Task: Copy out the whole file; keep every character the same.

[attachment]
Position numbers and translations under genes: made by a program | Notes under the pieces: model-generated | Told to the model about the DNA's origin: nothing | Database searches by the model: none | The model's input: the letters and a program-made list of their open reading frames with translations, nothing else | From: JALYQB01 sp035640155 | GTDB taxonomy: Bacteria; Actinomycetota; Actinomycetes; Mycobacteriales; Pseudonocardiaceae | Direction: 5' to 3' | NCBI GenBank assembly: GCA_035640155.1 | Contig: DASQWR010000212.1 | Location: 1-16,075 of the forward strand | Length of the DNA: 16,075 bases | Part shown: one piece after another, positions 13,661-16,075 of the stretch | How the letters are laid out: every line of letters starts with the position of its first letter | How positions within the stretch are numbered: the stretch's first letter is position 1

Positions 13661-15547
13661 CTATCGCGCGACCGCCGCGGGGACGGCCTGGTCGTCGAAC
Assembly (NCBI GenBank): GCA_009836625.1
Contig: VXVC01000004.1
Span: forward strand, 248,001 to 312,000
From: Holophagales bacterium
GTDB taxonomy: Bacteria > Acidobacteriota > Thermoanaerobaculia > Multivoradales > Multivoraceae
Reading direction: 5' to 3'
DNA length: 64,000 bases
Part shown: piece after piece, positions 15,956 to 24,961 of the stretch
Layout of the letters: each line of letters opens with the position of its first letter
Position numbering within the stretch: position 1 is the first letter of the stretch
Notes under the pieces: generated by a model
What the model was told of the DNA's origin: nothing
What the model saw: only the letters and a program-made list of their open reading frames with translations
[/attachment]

Position numbers and translations under genes: made by a program | Notes under the pieces: model-generated | Told to the model about the DNA's origin: nothing | Database searches by the model: none | The model's input: the letters and a program-made list of their open reading frames with translations, nothing else | From: JALYQB01 sp035640155 | GTDB taxonomy: Bacteria; Actinomycetota; Actinomycetes; Mycobacteriales; Pseudonocardiaceae | Direction: 5' to 3' | NCBI GenBank assembly: GCA_035640155.1 | Contig: DASQWR010000212.1 | Location: 1-16,075 of the forward strand | Length of the DNA: 16,075 bases | Part shown: one piece after another, positions 13,661-16,075 of the stretch | How the letters are laid out: every line of letters starts with the position of its first letter | How positions within the stretch are numbered: the stretch's first letter is position 1

Positions 13661-15547
13661 CTATCGCGCGACCGCCGCGGGGACGGCCTGGTCGTCGAAC
Assembly (NCBI GenBank): GCA_009836625.1
Contig: VXVC01000004.1
Span: forward strand, 248,001 to 312,000
From: Holophagales bacterium
GTDB taxonomy: Bacteria > Acidobacteriota > Thermoanaerobaculia > Multivoradales > Multivoraceae
Reading direction: 5' to 3'
DNA length: 64,000 bases
Part shown: piece after piece, positions 15,956 to 24,961 of the stretch
Layout of the letters: each line of letters opens with the position of its first letter
Position numbering within the stretch: position 1 is the first letter of the stretch
Notes under the pieces: generated by a model
What the model was told of the DNA's origin: nothing
What the model saw: only the letters and a program-made list of their open reading frames with translations